Corylus avellana scrub
|Red List habitat type||code RLF3.1g|
|Source||European Red List habitat factsheet|
|European Red List of habitats reports|
|European Red List of habitats (Excel table)|
This is permanent scrub dominated by Corylus avellana mostly typical of exposed coastal and upland situations with a humid Atlantic climate. The hazel forms a low canopy up to 3m tall, wind-shaped in more exposed situations, with multi-stemmed stools that are self-renewing by the production of new growth from the centre and slow clonal expansion. On shallower soils, stools tend to be more close-grown, with fewer thicker rigid stems and the scrub more shady; on deeper soils and in more sheltered situations, wider-spaced, multi-stemmed stools prevail with a lighter interior. Damage from winter storms also contributes to stem turnover and grazing/browsing can open up the canopy and prevent regeneration ultimately creating a parkland effect where older individual hazels can survive, sometimes acquiring a tree physiognomy.
The field layer varies according to the character of the soils which can be highly calcareous to slightly acid, shallow and skeletal to deeper and loamy and the often irregular topography favours complex mosaics with local instability of the surface. High precipitation usually maintains the soils in a moist condition, but local ground water seepage can further enhance wetness. The herb contingent is usually of the more Atlantic Carpinion type, more or less calcicolous according to the soil reaction, with an obvious vernal component in which Hyacinthoides non-scripta, Anemone nemorosa and Primula vulgaris often figure, and a sometimes luxuriant fern flora. Less limey soils can have a grassier flora with a summer cover of Pteridium aquilinum. Towards the north of the range, Trollius europaeus and Cirsium helenioides provide a distinctive phytogeographical element.
The cryptogam flora can be very rich and distinctive in less disturbed stands. Shadier and more humid interiors favour a luxuriant bryophyte flora over soil, rocks and the hazel stool bases, an ‘elfin’ aspect in which broader Atlantic and some specialist oceanic species are especially striking. The lichen flora is also particularly indicative of venerable stands with more light-demanding Graphidion species typical of smoother bark in less shady situations, Lobarion species on rougher bark and in shadier stands, both contingents including some internationally rare taxa. Hazel is ectomycorrhizal and a number of fungi can add to the floristic richness of the scrub.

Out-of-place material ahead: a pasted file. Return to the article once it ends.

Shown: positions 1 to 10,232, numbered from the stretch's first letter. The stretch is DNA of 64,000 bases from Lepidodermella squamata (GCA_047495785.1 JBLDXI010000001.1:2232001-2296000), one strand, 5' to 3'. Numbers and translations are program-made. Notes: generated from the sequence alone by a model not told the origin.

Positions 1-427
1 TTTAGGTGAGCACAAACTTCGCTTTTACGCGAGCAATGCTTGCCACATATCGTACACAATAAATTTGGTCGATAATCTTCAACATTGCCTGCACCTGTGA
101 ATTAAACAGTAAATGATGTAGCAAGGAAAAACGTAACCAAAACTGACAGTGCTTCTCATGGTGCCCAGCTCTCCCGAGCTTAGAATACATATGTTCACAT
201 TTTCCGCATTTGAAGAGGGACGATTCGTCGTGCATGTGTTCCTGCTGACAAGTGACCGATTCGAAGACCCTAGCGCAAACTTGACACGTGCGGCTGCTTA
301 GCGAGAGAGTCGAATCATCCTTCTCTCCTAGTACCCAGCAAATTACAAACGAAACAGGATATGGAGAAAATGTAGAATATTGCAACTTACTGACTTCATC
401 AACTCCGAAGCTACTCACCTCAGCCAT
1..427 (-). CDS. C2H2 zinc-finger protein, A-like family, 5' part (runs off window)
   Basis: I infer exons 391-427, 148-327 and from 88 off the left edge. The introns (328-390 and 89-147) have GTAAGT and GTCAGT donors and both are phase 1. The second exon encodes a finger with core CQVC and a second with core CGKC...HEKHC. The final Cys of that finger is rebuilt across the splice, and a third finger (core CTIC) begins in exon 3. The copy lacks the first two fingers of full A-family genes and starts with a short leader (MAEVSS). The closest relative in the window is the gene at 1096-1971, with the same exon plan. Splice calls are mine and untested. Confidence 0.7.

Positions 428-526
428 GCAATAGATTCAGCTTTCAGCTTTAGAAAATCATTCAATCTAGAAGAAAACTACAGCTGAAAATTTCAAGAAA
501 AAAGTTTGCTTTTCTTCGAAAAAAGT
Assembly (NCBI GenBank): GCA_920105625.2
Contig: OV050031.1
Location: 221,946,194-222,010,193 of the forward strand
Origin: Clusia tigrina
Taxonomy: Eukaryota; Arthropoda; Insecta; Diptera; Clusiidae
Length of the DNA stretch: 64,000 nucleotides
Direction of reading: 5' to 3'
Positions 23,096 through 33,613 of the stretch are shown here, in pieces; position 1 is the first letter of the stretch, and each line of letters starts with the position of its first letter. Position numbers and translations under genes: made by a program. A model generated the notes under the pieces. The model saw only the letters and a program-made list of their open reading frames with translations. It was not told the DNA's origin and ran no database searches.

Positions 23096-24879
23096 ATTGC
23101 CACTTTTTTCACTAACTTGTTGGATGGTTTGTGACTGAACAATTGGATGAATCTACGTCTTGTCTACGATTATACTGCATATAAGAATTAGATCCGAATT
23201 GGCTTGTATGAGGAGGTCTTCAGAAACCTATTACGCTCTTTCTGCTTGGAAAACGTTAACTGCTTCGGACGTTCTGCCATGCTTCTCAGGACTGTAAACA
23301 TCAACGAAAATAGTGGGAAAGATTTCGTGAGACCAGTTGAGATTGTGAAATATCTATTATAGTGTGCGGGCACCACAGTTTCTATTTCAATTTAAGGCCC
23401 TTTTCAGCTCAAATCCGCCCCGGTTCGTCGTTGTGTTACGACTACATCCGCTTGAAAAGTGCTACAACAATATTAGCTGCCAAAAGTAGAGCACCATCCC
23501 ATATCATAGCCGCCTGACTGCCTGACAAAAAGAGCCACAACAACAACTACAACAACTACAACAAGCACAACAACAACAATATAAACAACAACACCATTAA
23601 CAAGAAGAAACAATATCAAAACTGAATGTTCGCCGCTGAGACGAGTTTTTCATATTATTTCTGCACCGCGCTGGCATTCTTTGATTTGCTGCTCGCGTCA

The habitat described above occurs in Ireland and the United Kingdom, where it is found in locations where wind and shallow soils prevent the growth of trees. However, also in Central Europe permanent hazel scrub is found, in places where soil conditions prevent succession towards forest, for example on steep hillsides. Here also the scrub is in most cases growing on limestone, but occasionally also on other soil types. In this more continental region the herb layer consists of dry grassland and forest edge species, like Epipactis atrorubens, Campanula persicifolia, Brachypodium pinnatum and Melampyrum nemorosum. Such scrub communities are classified in the alliance Berberidion vulgaris.
Indicators of good quality:
- Presence of at least some continuous cover of healthy multi-stemmed hazel bushes without any overtopping tree canopy
- Diverse herb layer, often with complex mosaics over uneven topography
- Rich and diverse cryptogam flora
- Grazing and browsing at moderate levels at most
- Absence of signs of coppicing
- Absence of invading oceanic aliens e.g. Rhododendron ponticum.
Synthesis of Red List assessment
|Red List Category||Red List Criteria|
|Red List Category||Red List Criteria|
Confidence in the assessment
Pressures and threats
- Intensive grazing
Habitat restoration potential
Trends in extent
Average current trend in quantity
Trends in quality
Average current trend in quality
Conservation and management needs
List of conservation and management needs
- No measures
- No measures needed for the conservation of the habitat/species
Geographic occurrence and trends
|EU28||Present or presence uncertain||Current area of habitat (Km2)||Recent trend in quantity (last 50 years)||Recent trend in quality (last 50 years)|
|EU28 +||Present or presence uncertain||Current area of habitat (Km2)||Recent trend in quantity (last 50 years)||Recent trend in quality (last 50 years)|
Extent of Occurrence, Area of Occupancy and habitat area
|Extent of Occurrence (EOO) (Km2)||Area of Occupancy (AOO)||Current estimated Total Area||Comment|
EOO = the area (km2) of the envelope around all occurrences of a habitat (calculated by a minimum convex polygon).